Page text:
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Signing documents during COVID-19 in Hong Kong

14 April 2020. Published by Jason Carmichael, Partner and Stephanie Northcott, Registered Foreign Lawyer

This blog gives some practical advice on using electronic signatures in Hong Kong to sign documents during the Covid-19 restrictions, including where signatories and others are working from home without access to usual printing and scanning facilities.

Are electronic signatures legally binding?

Yes, unless the matter or the act to which they relate falls under an exception. 

How do I get electronic signatures without access to a printer or PDF machine?

Traditionally, "electronic signature" has meant a physical wet-ink signature which is scanned in to PDF, and then sent by email.  That approach may not be possible during the current period of government advised working from home.

The legal definition of an "e-signature" (under the Electronic Transactions Ordinance ("ETO") (Cap. 553)) is wider than this, and includes any letters, characters, numbers or other symbols in digital form attached to or logically associated with an electronic record, and executed or adopted for the purpose of authenticating or approving the electronic record.

The ETO provides that, where the law requires a person to sign a document (unless either signatory is a government entity, or it is specifically required to have a wet ink signature, such as documents to be filed with the Land Registry),  that requirement is satisfied by their e-signature, provided that:

1. The person signing attaches their e-signature to an electronic record for the purpose of identifying themself and indicating their authentication or approval of the information contained;

2. The method used to attach the e-signature is (i) reliable and (ii) appropriate for the purpose for which the information in the document is communicated; and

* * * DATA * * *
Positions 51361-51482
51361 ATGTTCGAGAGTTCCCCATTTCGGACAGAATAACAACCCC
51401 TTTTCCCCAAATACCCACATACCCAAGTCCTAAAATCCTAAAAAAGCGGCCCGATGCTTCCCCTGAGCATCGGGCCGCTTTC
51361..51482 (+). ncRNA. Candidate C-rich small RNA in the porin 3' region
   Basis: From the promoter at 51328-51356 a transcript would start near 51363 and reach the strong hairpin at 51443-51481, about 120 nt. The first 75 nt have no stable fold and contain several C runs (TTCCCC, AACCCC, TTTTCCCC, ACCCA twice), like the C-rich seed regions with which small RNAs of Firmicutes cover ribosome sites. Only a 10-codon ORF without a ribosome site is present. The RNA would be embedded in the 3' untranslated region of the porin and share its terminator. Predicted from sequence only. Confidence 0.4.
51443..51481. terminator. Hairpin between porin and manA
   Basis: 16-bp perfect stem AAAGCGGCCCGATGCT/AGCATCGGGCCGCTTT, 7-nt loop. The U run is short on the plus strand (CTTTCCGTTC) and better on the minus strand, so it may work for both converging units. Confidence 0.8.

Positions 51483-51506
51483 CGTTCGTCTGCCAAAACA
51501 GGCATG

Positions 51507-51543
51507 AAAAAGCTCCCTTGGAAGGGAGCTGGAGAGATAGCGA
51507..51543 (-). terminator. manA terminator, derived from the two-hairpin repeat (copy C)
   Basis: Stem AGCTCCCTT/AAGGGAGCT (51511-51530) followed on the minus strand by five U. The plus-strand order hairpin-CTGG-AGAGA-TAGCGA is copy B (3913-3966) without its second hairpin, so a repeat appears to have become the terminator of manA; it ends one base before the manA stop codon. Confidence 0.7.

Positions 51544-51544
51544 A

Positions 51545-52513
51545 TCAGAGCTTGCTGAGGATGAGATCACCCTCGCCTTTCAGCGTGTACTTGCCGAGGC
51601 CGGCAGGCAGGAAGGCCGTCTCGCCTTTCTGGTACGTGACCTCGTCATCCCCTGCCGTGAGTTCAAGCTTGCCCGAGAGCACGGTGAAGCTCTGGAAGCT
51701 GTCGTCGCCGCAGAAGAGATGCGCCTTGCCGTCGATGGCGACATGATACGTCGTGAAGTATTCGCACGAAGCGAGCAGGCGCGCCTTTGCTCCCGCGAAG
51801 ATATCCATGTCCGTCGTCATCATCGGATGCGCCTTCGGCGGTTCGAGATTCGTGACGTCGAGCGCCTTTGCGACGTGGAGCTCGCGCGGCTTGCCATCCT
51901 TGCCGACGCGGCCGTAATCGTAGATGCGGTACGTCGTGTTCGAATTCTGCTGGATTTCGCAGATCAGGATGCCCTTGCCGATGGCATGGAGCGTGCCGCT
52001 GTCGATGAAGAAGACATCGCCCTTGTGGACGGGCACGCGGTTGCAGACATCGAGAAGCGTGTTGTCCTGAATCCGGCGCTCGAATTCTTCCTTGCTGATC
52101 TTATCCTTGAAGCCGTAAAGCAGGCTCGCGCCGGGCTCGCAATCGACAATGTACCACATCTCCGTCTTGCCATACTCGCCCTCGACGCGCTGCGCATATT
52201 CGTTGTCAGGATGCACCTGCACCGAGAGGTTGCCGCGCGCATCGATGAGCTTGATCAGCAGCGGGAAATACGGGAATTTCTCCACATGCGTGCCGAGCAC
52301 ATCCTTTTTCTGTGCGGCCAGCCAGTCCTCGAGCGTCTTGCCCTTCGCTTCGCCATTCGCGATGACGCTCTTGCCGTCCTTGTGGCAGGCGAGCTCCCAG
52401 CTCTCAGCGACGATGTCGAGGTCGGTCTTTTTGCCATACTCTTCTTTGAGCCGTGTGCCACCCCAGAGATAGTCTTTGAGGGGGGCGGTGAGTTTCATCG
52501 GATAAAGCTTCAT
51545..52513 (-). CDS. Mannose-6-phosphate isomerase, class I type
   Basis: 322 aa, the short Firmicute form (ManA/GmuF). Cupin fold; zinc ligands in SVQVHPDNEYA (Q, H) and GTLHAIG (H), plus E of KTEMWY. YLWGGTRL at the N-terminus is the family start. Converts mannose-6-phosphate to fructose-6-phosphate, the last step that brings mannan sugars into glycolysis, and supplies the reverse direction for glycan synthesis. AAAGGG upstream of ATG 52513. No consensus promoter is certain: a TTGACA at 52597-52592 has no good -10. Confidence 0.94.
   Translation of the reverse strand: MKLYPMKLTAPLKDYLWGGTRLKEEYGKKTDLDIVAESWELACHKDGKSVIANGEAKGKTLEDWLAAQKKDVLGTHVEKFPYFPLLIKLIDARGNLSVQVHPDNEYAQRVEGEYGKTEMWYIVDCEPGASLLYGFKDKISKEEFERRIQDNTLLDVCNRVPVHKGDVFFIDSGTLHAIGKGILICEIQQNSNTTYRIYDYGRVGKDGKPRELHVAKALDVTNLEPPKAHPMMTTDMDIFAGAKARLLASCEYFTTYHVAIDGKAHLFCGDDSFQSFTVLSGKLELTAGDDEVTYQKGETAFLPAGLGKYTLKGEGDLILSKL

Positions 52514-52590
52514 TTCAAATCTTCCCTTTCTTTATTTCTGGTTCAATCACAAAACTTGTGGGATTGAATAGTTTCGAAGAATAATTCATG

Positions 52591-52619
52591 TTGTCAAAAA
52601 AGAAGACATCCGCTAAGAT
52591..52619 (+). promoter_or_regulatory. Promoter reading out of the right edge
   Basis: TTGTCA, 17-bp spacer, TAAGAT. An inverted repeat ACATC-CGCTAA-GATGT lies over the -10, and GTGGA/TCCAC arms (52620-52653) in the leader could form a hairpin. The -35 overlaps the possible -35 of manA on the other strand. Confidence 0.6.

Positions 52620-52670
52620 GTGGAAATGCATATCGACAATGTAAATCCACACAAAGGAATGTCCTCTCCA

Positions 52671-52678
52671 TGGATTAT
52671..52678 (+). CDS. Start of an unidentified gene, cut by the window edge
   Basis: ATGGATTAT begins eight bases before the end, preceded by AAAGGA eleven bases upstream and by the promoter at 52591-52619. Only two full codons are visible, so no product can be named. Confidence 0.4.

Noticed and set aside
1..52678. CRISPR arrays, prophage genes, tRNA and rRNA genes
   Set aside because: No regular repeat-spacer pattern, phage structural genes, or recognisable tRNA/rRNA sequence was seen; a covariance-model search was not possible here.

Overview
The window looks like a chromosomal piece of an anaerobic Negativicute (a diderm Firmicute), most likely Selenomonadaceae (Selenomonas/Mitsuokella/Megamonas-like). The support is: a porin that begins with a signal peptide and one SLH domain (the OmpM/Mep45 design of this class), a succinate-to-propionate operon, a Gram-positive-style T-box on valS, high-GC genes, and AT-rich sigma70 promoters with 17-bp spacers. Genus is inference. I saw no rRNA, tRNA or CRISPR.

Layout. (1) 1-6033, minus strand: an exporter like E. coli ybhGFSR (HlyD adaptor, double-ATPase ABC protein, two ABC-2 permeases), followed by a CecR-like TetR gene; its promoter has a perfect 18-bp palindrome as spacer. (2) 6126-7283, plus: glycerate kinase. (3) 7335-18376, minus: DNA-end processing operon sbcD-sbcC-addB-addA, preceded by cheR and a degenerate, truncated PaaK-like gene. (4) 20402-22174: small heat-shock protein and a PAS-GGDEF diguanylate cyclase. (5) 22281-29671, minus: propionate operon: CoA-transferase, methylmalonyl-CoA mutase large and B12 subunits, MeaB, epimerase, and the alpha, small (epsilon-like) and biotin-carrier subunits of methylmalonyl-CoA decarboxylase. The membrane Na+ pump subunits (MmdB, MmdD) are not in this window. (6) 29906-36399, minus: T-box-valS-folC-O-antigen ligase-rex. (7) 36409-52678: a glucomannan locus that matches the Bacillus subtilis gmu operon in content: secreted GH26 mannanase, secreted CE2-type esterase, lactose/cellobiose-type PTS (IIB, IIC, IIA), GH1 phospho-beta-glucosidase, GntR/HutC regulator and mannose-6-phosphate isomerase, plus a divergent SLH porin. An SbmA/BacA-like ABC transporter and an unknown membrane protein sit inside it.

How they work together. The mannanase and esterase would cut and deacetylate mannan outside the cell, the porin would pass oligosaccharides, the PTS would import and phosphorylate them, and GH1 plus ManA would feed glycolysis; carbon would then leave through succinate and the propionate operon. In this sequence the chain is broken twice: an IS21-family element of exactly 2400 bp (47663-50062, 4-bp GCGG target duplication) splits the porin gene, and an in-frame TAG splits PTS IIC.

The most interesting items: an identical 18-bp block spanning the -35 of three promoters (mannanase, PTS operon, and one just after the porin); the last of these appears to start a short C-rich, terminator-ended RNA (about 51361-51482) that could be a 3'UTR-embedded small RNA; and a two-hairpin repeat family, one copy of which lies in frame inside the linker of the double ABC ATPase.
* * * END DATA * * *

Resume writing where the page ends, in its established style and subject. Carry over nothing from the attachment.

3. The person receiving the e-signature consents to the use of that method.

The ETO specifically states that, in the context of the formation of contracts, if an offer or the acceptance of an offer is in whole or in part expressed in an electronic record, an e-signature shall not be denied legal effect.

However, there are certain exceptions and the usual conditions apply, including that the signatory must have the necessary authority to sign the document.

In recent years, electronic signature platforms such as PandaDoc, DocuSign, Adobe Sign and HelloSign have also offered an alternative solution to wet ink signatures.  These applications enable documents to be sent to signatories and signed by that signatory merely clicking on the relevant boxes.  Printers and scanners are not needed. These have not commonly been used in Hong Kong, but this may change given the current circumstances. Additionally, the exceptions set out below will apply.

Exceptions to e-signatures

The recognition of e-signatures as having the same effect as a wet-ink signature does not extend to signatures required under the documents set out below.

Many of these documents require extra formalities (e.g. witnessing, whereby a witness must be physically present and able to sign the attestation clause).  The UK's approach as regards these documents is to recognise an e-signature in relation to these documents as long as those extra formalities are satisfied, whereas Hong Kong's approach, as seen in the ETO, seems to be to exclude e-signatures save to the extent they are specifically allowed for a category of documents.

The documents to which e-signatures cannot apply includes:

1. A will, codicil or any other testamentary document;
2. A trust;
3. A power of attorney;
4. Any instrument required to be stamped (other than a contract note which falls under s 5A of the Stamp Duty Ordinance (Cap. 117);
5. Government conditions of grant and Government leases;
6. Any deed, conveyance or other document or instrument in writing, judgments, and lis pendens referred to in the Land Registration Ordinance (Cap. 128) which may affect any parcels of ground tenements or premises in Hong Kong;
7. Any assignment, mortgage or legal charge within the meaning of the Conveyancing and Property Ordinance (Cap. 219) or any other contract relating to or effecting the disposition of immovable property or an interest in immovable property;
8. A document effecting a floating charge referred to in s 2A of the Land Registration Ordinance (Cap. 128);
9. Oaths and affidavits;
10. Statutory declarations;
11. Judgments or orders of court;
12. A warrant issued by a court or a magistrate; and
13. Negotiable instruments (excluding cheques that bear the words "not negotiable").

E-signatures also do not apply in relation to the signatures required for the purposes of any legal, arbitral, regulatory or disciplinary proceedings, unless the relevant legislation relating to those proceedings provides for its application.